Bp Harvey talking – ABp Ian Earnest, Bp Jensen sending geetings to the ANiC conference.

Rev Short talking – Abp Kenya (Nzimbi), West Africa, Central Africa (Malango), Uganda (Orombi) commending ANiC and Southern Cone, supporting actions. (missed another greeting). Bp Duncan also sending greetings.

Rev Chris Sugden (Anglican Mainstream) talking – greetings and support from Bp Wallace Benn, Dr Giddings (and another 10 I missed) – representing approx 2000 churches in UK. Second letter of support from Bp Rochester. Bp Recife letter of support. (Missed the rest, sorry).

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0 Responses to Live from Burlington

  1. Pauline says:

    We just watched Charlie being interviewed on 100 Huntley St. and it was an excellent interview. It was good to see everyone there as the weather is absolutely horrendous – freezing rain.

  2. Liz says:

    Good Morning, Pete!
    Our prayers are with you, Bishop Harvey and all the delegates in Burlington. I know you will keep us posted.

  3. pilgrim kate says:

    Thank you for allowing those of us not attending to keep up with the events. My prayers will continually be raised for wisdom, courage, and faithfulness for orthodox Canadian Anglicans, especially for those providing leadership.

  4. Pingback: Anglican Mainstream » Blog Archive » Live from Essentials Conference

  5. Chris says:

    Thank you for the blog Peter, very helpful for all of us praying for a conference that will glorify the Lord Jesus Christ. George’s vision for the church is a glorious one.
    Interestingly, George’s bible study choice seems more relevant for Federation who will be the ones left standing on the battlefield after the Network ‘life-boat’ has departed.

  6. Don says:

    Peter: Thank you for your blog of this very important moment in the life of the Canadian Church. The issue of WO is seen by many as simply one of many innovations which have been embraced by the ACC and have brought us to this time and place. For many, including me, acceptance of WO raises questions concerning the true orthodoxy of our emerging church as we appear to be picking and choosing between innovations we will accept and those we will not.

  7. ML says:

    Some of the innovations of the past, although not communion breaking individually, have certainly led up to where we are today. Can they be undone?
    Want to pass on a quote from The Rt. Rev. J.C. Ryle:
    “…he [Bp Ryle] often specified the two great dangers which he saw ahead. These were, first, the wish to go back on the Reformation – ‘to unprotestantize the Church of England’; and, second, the wish to allow universal toleration in matters of theology – ‘to declare the Church a kind of Noah’s ark, within which every kind of opinion and creed shall dwell safe and undisturbed, and the only terms of communion will be willingness to come inside and let your neighbour alone.'” This is printed in the introduction to “No Uncertain Sound” and quotes Bp Ryle from his book, “Principles for Churchmen” printed in 1884. Link that up with the innovations in liturgy we today and the “big tent church” of Mr. Adams.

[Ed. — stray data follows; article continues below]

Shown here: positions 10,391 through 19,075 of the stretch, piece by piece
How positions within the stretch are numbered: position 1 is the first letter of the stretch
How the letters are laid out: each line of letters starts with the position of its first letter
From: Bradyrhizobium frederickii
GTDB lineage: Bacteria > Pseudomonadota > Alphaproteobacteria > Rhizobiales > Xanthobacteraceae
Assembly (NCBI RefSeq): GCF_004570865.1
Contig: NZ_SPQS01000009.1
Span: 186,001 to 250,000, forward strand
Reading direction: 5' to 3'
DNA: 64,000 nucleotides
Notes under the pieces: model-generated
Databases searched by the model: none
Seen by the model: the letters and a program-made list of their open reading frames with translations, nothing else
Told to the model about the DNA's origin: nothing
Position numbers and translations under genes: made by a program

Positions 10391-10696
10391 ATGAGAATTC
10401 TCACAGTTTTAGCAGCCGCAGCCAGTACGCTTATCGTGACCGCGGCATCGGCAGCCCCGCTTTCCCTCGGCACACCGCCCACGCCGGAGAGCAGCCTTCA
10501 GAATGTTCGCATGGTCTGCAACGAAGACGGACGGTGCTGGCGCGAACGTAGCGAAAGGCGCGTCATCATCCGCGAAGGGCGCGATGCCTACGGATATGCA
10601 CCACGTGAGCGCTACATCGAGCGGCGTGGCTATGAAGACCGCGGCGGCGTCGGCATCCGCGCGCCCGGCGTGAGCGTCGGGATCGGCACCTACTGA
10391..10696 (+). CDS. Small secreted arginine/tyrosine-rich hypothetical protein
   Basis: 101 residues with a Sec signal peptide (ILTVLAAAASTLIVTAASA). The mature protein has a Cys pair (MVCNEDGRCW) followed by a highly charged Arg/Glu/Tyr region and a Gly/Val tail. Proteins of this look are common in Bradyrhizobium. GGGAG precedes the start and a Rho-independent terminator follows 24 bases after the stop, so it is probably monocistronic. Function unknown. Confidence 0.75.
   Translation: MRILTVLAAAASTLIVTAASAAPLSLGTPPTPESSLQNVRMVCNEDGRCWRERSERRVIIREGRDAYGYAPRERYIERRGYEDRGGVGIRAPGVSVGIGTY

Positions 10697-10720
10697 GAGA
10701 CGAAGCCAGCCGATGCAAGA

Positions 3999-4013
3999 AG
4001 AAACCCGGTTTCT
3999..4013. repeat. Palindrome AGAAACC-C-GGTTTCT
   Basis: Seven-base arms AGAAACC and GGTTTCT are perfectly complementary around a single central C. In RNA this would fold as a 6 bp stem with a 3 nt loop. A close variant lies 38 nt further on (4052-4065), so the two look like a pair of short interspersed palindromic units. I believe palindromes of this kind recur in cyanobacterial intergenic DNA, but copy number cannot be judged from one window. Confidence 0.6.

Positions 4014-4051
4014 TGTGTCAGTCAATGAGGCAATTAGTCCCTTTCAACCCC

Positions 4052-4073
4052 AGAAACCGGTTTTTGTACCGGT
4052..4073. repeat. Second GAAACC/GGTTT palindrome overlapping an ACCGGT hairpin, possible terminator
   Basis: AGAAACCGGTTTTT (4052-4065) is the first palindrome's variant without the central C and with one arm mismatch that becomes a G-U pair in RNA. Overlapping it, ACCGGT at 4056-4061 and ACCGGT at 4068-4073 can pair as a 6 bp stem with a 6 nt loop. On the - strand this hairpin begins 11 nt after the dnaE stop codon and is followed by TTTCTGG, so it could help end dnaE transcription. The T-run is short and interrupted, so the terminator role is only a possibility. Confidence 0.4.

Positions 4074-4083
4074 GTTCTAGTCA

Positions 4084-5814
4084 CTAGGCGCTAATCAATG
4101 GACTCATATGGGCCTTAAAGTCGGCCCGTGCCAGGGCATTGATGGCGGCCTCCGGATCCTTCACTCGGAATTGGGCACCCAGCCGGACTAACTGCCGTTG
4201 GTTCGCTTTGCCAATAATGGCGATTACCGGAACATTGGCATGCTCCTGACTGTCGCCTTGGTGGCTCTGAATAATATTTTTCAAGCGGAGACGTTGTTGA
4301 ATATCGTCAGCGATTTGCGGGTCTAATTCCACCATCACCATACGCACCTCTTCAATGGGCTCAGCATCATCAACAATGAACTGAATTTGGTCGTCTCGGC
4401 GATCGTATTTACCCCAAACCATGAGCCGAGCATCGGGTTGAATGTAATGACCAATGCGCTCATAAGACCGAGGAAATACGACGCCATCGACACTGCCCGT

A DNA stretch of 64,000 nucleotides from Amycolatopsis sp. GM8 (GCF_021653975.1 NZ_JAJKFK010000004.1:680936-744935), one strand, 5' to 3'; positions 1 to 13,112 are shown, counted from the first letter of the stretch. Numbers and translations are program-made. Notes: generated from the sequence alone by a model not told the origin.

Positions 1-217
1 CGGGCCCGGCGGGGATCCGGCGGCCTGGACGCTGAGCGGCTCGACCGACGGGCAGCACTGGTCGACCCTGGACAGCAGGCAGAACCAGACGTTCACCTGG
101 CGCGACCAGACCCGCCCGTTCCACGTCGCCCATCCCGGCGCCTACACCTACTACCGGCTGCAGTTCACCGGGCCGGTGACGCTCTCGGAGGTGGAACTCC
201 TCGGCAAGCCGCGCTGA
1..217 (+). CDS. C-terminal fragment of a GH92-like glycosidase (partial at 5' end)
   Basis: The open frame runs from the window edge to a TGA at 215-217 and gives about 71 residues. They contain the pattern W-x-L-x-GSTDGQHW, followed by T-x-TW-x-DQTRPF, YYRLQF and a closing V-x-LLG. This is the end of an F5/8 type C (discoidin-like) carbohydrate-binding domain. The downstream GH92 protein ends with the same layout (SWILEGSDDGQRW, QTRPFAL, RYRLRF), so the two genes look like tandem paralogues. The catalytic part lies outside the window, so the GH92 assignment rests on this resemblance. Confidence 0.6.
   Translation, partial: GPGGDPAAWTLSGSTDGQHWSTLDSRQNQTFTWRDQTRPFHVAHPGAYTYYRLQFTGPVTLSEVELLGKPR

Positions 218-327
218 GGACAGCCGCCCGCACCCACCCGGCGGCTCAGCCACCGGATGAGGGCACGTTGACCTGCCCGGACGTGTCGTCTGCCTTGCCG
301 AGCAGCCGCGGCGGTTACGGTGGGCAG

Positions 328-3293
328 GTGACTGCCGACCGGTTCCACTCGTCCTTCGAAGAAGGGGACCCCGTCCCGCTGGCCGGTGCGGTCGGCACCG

8. Gerry O'Brien, Mt. Pearl, Nfld. says:

    Am I to assume in your response #6 above that WO means Women being Ordained? Please clarify for me (I feel like I have blonde hair)

  9. Scott says:


    Thank you for the summary of J.I. Packer’s talk. This is dynamite.

    It is not we who are the schismatic, it is those who are unfaithful to the scriptures and the Anglican heritage that have made it necessary for us to walk apart from the ACoC. Those who accuse us of schism should be told that they do not understand what schism is.

    Amen to that!

  10. Bishop Don
    you have discerned the voice of God and listened to that still small voice.Iam praying and fasting at this particular time bhecause many of the great awakenings of the past was brought forth through corporate prayer and fasting.May you be blessed today and always as you obey the masters calling .

  11. Don says:

    Gerry #8: Sorry for using the short form for Women’s Ordination (WO). My observation in #6, reflects the fact that WO is not accepted as being theologically sound in the Roman Catholic Church, the Eastern Orthodox Church and even in some Anglican dioceses here in North America (ie the Diocese of Fort Worth of the Episcopal Church in the U.S.A.). My observation is that we may be building a divisive issue for many and a relatively recent innovation into our church right from the get go.

  12. Gerry O'Brien, St. John The Evangelist, Topsail, Nfld. says: